Everyone has a right to happiness, don't they? So how far would you go to fulfill your desires?
Lara Thomas
Published on June 28, 2013


Everyone has a right to happiness, don't they? So how far would you go to fulfill your desires? In two one act satires, Intimacies gets up close and personal with the oddities of human behaviour in our constant search for love and happiness.

Award-winning New Zealand writer Stephen Sinclair (The Bach, The Bellbird, Ladies' Night) poses two unusual scenarios set in the not-so-distant future. Sinclair presents us with Intimacies, a humourous but disturbing premonition of where society may be headed.

Sweet Thing opens with Sally (Rima Te Wiata) having a heart to heart with her mum (Lynn Waldegrave), but their close relationship is not what it seems. Sally has issues, who doesn't? But she's determined to face the demons of her past. Thankfully, advanced technology and new laws have made it easier than ever before. Now Sally can work through all her problems with the help of her 'mother', who is actually a clone. When brother Philip (Ross Brannigan) explodes on the scene, outraged by what she's done, well Sally fixes that problem too.

There's never a dull moment as Sally dishes out witty one liners and sculls back wine while her fantasy deteriorates into a personal nightmare. It's a great premise, the idea of being able to force family members to listen and get everything off your chest. The questionSweet Thing poses is; would it really help?

I'd Rather Be The Pope delves into the world of hard-core gamer, Ron. Here Sinclair investigates the perils of technology and the blurring of lines between virtual reality and the 'real' world. Rejected by society, Ron exhibits violently inappropriate behaviour in the gaming world he inhabits for the majority of his waking life.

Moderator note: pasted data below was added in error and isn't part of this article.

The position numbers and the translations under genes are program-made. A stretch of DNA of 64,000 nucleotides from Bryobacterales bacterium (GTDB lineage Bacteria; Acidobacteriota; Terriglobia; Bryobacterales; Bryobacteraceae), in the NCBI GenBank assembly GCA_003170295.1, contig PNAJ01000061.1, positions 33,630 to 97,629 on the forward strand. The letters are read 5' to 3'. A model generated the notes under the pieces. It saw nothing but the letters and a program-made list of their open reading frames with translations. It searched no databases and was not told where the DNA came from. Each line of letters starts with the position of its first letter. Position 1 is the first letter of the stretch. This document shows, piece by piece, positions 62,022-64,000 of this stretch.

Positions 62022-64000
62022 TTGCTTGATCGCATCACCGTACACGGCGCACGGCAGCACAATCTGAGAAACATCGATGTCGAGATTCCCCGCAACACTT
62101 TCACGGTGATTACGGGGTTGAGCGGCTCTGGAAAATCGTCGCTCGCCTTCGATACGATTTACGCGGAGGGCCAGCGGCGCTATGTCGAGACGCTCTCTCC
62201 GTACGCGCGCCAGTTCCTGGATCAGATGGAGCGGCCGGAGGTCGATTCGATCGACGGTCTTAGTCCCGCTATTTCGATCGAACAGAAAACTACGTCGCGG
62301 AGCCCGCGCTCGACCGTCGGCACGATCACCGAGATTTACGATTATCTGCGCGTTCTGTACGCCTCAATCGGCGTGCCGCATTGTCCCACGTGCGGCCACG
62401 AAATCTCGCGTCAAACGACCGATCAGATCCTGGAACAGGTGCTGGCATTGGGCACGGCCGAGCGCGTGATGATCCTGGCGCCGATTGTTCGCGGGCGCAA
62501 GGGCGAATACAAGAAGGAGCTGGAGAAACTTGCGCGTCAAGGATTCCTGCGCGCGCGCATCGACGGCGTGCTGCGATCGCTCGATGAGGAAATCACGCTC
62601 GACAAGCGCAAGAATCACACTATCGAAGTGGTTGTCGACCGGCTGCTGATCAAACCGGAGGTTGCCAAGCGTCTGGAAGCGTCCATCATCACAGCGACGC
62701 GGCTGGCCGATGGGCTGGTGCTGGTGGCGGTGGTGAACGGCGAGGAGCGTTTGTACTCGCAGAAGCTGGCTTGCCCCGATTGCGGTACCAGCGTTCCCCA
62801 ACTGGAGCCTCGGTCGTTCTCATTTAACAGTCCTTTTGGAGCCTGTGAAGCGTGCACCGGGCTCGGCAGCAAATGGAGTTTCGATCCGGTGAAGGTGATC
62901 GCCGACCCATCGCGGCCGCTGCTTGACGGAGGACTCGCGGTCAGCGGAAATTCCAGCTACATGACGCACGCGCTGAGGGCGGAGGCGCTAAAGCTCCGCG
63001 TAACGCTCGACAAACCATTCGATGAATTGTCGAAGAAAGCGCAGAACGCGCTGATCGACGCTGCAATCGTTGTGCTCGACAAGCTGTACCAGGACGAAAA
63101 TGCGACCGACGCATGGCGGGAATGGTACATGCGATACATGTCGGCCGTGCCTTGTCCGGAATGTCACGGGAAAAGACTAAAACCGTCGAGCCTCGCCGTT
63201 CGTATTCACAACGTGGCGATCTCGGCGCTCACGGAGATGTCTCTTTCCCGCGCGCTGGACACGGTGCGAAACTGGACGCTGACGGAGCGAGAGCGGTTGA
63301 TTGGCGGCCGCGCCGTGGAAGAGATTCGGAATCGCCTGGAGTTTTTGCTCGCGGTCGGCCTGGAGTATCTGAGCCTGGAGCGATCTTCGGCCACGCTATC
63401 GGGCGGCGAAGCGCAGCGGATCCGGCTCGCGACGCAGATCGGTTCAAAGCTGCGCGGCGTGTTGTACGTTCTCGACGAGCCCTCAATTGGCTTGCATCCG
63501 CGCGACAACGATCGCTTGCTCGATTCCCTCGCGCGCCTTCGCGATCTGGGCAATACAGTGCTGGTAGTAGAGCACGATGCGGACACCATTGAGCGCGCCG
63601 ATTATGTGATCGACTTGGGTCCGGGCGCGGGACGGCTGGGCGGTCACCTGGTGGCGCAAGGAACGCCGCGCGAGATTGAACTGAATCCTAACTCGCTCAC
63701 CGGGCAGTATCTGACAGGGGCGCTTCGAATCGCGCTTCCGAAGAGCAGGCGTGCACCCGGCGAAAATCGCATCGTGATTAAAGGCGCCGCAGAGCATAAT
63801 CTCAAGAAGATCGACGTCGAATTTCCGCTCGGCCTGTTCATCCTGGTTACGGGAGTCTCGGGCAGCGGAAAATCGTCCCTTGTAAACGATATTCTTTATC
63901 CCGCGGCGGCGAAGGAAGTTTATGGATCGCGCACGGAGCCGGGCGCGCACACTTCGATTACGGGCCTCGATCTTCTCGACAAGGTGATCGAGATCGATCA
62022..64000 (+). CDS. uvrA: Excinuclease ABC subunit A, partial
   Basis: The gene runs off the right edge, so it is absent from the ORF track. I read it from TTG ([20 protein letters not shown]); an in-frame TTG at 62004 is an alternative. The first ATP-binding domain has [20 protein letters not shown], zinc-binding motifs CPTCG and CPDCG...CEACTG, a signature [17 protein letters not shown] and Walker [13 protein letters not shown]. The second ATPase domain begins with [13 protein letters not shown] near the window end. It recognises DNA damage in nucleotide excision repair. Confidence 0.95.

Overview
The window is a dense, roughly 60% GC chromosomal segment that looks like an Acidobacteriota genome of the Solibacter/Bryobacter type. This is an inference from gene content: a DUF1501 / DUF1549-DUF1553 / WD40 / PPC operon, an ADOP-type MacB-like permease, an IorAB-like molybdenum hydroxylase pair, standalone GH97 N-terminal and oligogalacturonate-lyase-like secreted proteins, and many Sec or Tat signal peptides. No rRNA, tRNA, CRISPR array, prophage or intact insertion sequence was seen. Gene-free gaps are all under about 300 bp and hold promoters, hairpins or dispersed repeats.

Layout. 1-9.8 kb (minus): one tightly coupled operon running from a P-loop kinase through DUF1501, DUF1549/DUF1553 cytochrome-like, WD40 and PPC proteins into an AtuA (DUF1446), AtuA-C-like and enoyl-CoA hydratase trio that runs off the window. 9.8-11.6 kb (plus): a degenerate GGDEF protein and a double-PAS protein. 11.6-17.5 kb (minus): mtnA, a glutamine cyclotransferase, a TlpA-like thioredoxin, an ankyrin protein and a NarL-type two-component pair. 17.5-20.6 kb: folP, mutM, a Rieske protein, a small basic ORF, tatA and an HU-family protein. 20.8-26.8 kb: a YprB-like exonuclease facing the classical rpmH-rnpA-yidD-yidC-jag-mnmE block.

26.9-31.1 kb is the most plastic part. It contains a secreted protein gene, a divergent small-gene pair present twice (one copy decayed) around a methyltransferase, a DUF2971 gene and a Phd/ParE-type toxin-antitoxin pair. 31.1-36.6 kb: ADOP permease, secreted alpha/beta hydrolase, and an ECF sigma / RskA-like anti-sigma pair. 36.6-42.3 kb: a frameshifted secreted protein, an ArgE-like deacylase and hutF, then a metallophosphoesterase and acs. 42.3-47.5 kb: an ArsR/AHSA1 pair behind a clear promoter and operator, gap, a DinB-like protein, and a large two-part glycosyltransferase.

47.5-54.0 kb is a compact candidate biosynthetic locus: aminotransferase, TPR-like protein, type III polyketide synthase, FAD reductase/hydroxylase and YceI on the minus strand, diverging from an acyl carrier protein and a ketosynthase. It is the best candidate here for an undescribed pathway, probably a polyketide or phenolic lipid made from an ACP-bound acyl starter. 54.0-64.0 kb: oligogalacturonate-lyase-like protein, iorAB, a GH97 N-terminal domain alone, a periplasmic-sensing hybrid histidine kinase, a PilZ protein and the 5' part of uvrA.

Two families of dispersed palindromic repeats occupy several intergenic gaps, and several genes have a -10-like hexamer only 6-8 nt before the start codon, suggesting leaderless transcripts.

Ron's relationship with his counsellor plays out in unexpected ways and the twist at the end rounds things off neatly, but definitely not nicely. The minimal set and meticulous lighting reflected the dark nature of I'd Rather Be The Pope, giving it a pervasive sense of unease. The strong performance by Jordan Selwyn, as Ron, also added power to the punch.

An experienced cast draw out the potential of Intimacies, providing a comical and thought-provoking evening of entertainment. The two thematically linked works play off each other and definitely have more impact as a pair than standing alone. Intimacies is a valuable reminder that even if we have the ability to create the life we've always wanted, everything comes at a price.


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